Friday, August 02, 2013

Charmless and Interesting: What Conceptual Poetry Lacks and What It's Got

The brouhaha over conceptualism continues, with more and more people chiming in. There's a roundup of current opinions over at the Poetry Foundation, and the PF has been kind enough to allow me to lay down my own views.  Here are the first couple of paragraphs:

Fourteen months after reading at the White House, Kenneth Goldsmith found himself in the real center of American power: cable television.  His appearance on The Colbert Report, though, coincided not with a general celebration of the conceptual poetics with which he is associated, but with two stinging attacks on such poetics: one by the young poet Amy King in The Rumpus, and another by the esteemed poet-critic Calvin Bedient in Boston Review.  King’s criticism revolved around the idea of conceptualism as an in-group phenomenon, and on the hypocrisy of conceptual poets striking anti-establishment poses while simultaneously seeking, and beginning to find, such laurels as the established institutions of American poetry have to offer.  Bedient’s article criticized conceptualism for a lack of concern with emotion and affect, which he linked with both a truncating of poetry’s possibilities and a kind of reactionary political stance.  People’s responses to these criticisms, to judge by the emails, texts, phone calls, and Facebook messages I received, were passionate—half of my friends in the little world of poetry expressed delight that the horrible careerist bastards were finally getting called out for their sins, while the other half spluttered in outrage at those who dared try to quench the glorious yet fragile flames of poetic innovation.
This is a moment, then, for an assessment of the virtues and vices of conceptual poetry.  What does conceptual poetry lack, compared to other poetries, and what does it have to offer?  Any brief answer will, of course, be too general, but we can begin to sketch things out with reference to two aesthetic categories: the charming and the interesting.  Whatever else conceptualism has got going for it, it lacks—at least in its pure form—the former.  And whether one likes conceptualism or not, anyone who has engaged with it has found that it has, wonderfully or frustratingly, got plenty of the latter.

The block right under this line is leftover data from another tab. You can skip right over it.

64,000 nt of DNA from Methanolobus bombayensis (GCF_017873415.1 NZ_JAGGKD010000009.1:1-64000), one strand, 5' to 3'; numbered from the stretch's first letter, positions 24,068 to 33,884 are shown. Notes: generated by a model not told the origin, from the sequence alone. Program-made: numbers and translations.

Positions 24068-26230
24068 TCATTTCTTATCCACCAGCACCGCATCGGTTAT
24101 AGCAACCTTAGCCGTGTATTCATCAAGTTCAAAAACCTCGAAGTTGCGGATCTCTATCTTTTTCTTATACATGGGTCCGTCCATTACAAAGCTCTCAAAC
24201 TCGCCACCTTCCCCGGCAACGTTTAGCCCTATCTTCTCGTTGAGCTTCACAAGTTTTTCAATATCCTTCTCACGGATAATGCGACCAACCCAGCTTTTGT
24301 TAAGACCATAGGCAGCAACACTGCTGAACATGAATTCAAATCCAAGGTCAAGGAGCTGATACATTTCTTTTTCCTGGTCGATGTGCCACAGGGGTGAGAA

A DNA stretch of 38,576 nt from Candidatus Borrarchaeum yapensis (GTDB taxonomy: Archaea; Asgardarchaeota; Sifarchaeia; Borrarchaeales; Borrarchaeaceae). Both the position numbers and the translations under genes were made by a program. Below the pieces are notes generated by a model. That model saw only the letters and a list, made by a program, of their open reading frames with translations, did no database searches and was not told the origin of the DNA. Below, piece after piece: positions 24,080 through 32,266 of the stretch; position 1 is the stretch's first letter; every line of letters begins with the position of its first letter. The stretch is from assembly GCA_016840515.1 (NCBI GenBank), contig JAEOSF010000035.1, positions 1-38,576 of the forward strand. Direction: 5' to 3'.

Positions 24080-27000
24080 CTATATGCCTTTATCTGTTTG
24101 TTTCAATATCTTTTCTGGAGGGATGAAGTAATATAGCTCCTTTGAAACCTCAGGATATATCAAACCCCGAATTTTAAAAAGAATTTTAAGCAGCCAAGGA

The rest is up at the Foundation's site.


  1. Anonymous5:01 PM

    Hi, I'd seen Carl Bedient's piece, so not only read your first two paras but popped over to Harriet and read the whole lot - I was going to say very interesting, but really mean an excellent read, well written and well informed and (with a little help from Wikipedia on some of the characters you cite) helped me to understand more of the debate.

    The comment I put on the bottom of the Boston Review piece was because I objected to Bedient treating Poetry as a singularity rather than a collective noun. Although I've spent plenty of time with Hegel and Kant I'm much more comfortable in a postmodern phrasing in which Hegels ineluctable rush to the conclusion is instead infinitely deferred and we can get on with the muddle of culture in a post-imperial world where cultural diversity enriches rather than threatens or requires to be taught its table manners and what makes proper poetry.

    The reason I comment here is because I entertainingly realised that conceptualism (much to its surprise) as a consequence of your explanation, must cover the poetry of those who have a brilliant concept but dress it in poor rhymes, hapless rhythms, unimaginative metaphors etc. The idea such poetry is really good poetry, in so far as it contains a brilliant concept, greatly amused me.

    The context is that we've just opened a global platform for poetry by way of providing digital tools for people to take advantage of the opportunity the internet offers - security, accessibility, control, conviviality, diversity - we incorporate text, sound and vision. The idea is that (after the printrun expires) it would be good to create a repository/archive of your work and manage your own presentation - as you like - then engage with social and other media as appropriate and reading and be read by others.

    Naturally, we take a degree of conceptual flak that the site will be full of bad poetry as we are a platform not a gated community. We're unabashed because on YouTube people tell the difference between cute animal videos and lectures from Nobel prize winning physicists without difficulty - they each have their place. So it is with PoetryZoo.

    However, now I know that "bad" poetry might actually be good conceptual poetry, I will chuckle at the very concept.

    All the best and thanks for the read.

    Best regards

    Richard Saville-Smith

    1. Thanks! And best of luck with the poetry zoo!

  2. Excellent article, thank you.

    I wrote a response here:

  3. I think you present here one of the most clear-headed discussion of the topic that I've ever encountered. You really get at the core of the issue, for me.

    My response is here: